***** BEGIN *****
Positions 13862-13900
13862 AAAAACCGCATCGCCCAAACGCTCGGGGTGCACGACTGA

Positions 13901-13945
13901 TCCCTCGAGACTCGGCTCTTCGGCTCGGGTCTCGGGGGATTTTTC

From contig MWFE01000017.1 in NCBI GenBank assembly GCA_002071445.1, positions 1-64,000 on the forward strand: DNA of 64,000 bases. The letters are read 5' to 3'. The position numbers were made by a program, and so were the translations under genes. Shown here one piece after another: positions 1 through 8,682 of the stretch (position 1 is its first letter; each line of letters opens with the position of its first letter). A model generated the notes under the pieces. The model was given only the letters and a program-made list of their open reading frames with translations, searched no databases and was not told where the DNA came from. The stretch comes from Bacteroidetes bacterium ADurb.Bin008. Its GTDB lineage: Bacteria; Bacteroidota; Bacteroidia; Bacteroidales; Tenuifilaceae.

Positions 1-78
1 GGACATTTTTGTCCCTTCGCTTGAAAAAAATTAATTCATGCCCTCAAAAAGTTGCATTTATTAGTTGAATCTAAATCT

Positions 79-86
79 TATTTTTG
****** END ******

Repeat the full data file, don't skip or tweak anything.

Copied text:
Positions 13862-13900
13862 AAAAACCGCATCGCCCAAACGCTCGGGGTGCACGACTGA

Positions 13901-13945
13901 TCCCTCGAGACTCGGCTCTTCGGCTCGGGTCTCGGGGGATTTTTC

From contig MWFE01000017.1 in NCBI GenBank assembly GCA_002071445.1, positions 1-64,000 on the forward strand: DNA of 64,000 bases. The letters are read 5' to 3'. The position numbers were made by a program, and so were the translations under genes. Shown here one piece after another: positions 1 through 8,682 of the stretch (position 1 is its first letter; each line of letters opens with the position of its first letter). A model generated the notes under the pieces. The model was given only the letters and a program-made list of their open reading frames with translations, searched no databases and was not told where the DNA came from. The stretch comes from Bacteroidetes bacterium ADurb.Bin008. Its GTDB lineage: Bacteria; Bacteroidota; Bacteroidia; Bacteroidales; Tenuifilaceae.

Positions 1-78
1 GGACATTTTTGTCCCTTCGCTTGAAAAAAATTAATTCATGCCCTCAAAAAGTTGCATTTATTAGTTGAATCTAAATCT

Positions 79-86
79 TATTTTTG